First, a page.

High protein foods

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Updated: December 27, 2012
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High protein foods are the best way to a lean and maintaining a healthy weight.

There are many kinds of high protein foods so knowing which ones are ideal is important to your health.

This article on high protein foods will shed the light on the facts the best protein to consume.

High protein foods are thought to be the best allies when it comes to staying lean and maintaining a healthy weight as these nutrients sustain muscle growth and strengthening, high protein food ideaensure a feeling of fullness for a longer time, keeping cravings and hunger pangs away and take longer to digest, burning more calories when broken down.

A healthy adult looking to maintain weight and practicing a moderate level of physical activity daily needs around 0.8 grams of proteins per kilogram of bodyweight in order for his body to function normally. This means an average individual weighing 70 kilograms (154 pounds) needs 56 grams of proteins per day.

But how are these amounts calculated and how can one know how many grams of proteins each food delivers? And what happens when not enough proteins are consumed or when the recommended daily intake is exceeded?

 Protein content of various foods

To make it easier for you to approximate the amount of proteins incorporated in your daily diet, we’ll take a look at the most common protein sources and the level of nutrients they provide.

Lean meat is probably the most popular source of protein as it is low in calories and keeps hunger pangs away for longer.

  • A medium sized chicken breast weighing 100 grams (3.5 oz) provides around 30 grams of proteins
  • Average sized chicken thighs deliver around 10 grams of proteins per piece
  • Wings contain around 6 grams of proteins per piece
  • A regular can of tuna (170-180 grams, 6 oz) provides 40 grams of proteins
  • Tuna fillets contain around 22 grams of proteins per 100 grams
  • Steak contains around 42 grams of these nutrients per 170-180 grams (6 oz)
  • Beef – an average of 7 grams of proteins per 30 grams
  • Ham, around 19 grams of these nutrients per 80-90 grams
  • 1 slice of bacon has 3 grams of proteins
  • Ground sirloin, extra lean, contains around 13 grams of proteins per 50 grams

Now let’s move on to eggs and dairy products, as these contain amino acids and proteins too. 50 grams of raw eggs provide around 6 grams of proteins, 1 serving of cottage cheese (1/2 cup) has around 15 grams of these nutrients and 1 cup of milk, 8 grams. Then, 1 cup of plain yogurt delivers around 10 grams of proteins, Mozzarella cheese around 6 grams per 30 grams and Parmesan or other hard cheeses, around 10 grams of proteins per 30 grams.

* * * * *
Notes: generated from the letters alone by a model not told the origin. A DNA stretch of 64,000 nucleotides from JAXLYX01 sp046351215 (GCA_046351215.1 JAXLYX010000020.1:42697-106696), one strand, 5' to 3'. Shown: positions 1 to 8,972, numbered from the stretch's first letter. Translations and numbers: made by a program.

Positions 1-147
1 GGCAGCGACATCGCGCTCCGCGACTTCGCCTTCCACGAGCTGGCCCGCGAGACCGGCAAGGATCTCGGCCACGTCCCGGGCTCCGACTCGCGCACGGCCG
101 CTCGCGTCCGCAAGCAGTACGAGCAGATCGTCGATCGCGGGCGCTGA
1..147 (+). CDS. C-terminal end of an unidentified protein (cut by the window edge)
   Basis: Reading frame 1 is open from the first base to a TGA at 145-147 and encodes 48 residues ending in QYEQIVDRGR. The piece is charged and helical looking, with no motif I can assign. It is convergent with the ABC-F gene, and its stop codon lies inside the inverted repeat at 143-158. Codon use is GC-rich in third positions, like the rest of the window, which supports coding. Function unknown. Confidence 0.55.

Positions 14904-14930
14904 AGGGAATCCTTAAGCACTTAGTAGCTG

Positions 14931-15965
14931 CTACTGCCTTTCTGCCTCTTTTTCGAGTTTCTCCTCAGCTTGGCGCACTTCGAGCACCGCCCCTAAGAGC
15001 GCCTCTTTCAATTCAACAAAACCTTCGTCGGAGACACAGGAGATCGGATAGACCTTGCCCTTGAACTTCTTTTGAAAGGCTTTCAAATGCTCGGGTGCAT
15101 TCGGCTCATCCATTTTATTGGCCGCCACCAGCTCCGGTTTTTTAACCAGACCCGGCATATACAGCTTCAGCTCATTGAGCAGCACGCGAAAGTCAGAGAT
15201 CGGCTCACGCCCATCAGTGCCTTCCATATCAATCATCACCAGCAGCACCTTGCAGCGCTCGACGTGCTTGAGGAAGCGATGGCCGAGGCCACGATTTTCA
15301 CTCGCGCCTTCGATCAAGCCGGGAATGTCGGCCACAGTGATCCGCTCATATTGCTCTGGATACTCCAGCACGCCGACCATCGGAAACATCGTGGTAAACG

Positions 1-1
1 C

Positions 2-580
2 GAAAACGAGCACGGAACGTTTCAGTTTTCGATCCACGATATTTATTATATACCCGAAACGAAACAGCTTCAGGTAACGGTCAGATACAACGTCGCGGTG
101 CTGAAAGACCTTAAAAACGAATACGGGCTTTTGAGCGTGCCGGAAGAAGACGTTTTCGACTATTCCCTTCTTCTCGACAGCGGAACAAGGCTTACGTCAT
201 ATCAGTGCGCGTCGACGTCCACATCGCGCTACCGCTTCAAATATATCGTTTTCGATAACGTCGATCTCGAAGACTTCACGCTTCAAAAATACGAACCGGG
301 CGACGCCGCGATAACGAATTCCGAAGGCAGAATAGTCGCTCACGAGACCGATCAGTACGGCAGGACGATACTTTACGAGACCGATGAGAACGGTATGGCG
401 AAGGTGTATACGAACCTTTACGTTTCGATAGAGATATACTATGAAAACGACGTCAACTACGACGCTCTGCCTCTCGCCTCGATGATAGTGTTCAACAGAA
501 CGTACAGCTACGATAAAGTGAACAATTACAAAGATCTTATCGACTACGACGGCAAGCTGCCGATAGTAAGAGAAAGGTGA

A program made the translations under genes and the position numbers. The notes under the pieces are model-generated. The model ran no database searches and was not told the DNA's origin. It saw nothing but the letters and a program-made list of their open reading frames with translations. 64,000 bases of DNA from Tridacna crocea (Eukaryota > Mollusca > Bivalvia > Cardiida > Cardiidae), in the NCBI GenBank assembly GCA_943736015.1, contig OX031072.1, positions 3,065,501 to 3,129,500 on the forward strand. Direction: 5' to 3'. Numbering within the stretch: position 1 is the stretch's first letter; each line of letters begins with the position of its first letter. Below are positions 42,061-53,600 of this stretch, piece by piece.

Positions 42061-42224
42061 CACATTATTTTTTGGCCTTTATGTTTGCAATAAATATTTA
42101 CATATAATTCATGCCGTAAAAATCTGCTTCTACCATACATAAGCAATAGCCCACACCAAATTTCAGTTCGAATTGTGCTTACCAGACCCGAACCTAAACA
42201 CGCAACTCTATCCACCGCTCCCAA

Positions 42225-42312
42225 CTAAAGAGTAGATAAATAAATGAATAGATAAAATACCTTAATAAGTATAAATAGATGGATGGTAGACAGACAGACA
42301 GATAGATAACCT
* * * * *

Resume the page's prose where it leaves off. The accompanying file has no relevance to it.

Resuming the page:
As for the vegetable sources of proteins, here are the most important ones:

  • Soybeans – 16-20 grams per cup
  • Soy milk – 10 grams per cup
  • Tofu – 20 grams per ½ cup
  • Peas – 8 grams of protein per 100 grams
  • Black beans and lentils – around 7-10 grams of proteins per ½ cup
  • Tofu – 44 grams of proteins per 200 grams
  • Broccoli – 10 grams per cup

Nuts and seeds are healthy vegetal sources of proteins too, and they deliver around 8-10 grams of proteins per 50 grams (almonds, peanuts, pumpkin seeds, flax seeds and cashews), except for sunflower seeds which provide 6 grams per 50 grams and pecans, containing only 2.5 grams of proteins per ¼ cup.

While it’s quite absurd to believe one will write down all the eaten proteins and calculate the daily intake rigorously to make sure the recommended daily dose was not exceeded, it’s still good to keep an eye on the eaten foods just to make sure your diet is well balanced and follows the general rules of nutrition.

 Health effects of too little or too much protein in diet

Not eating enough proteins can lead to muscle loss and weakness, fatigue, irritability and a weakened immune system. Also, blood clotting issues and circulatory problems as well as hormonal imbalances are likely to occur when the intake of proteins is too low. People who don’t get enough of these nutrients accuse skin problems and hair loss more often and they’re more prone to gaining weight as a low protein diet is generally high in fats and carbs, therefore high in calories.

Eating too much protein on the other hand can lead to dehydration, as proteins require more water than the other nutrients in order to be properly digested and absorbed into cells. Also, it can cause seizure and digestive issues such as irritation and nutritional deficiencies, as people eating too many high protein foods are usually tempted to drastically reduce the intake of carbs and fats, which are also important for maintaining the body’s equilibrium.

Kidney and liver problems, poor coordination, vision impairments and sleep issues are also listed among the health effects of too much protein in diet. But how much protein is too much, you might ask? Although this issue is quite controversial, it’s generally accepted that the mentioned health problems are more likely to occur in people who take more than 35% of their daily calories from protein sources.

Here is a more complete chart of high protein foods you can use as an accurate reference for your daily nutrition planning.

High protein foods

NadiaWritten by: Nadia (17 Posts)

Nadia is a life coach and health writer residing in Toronto.


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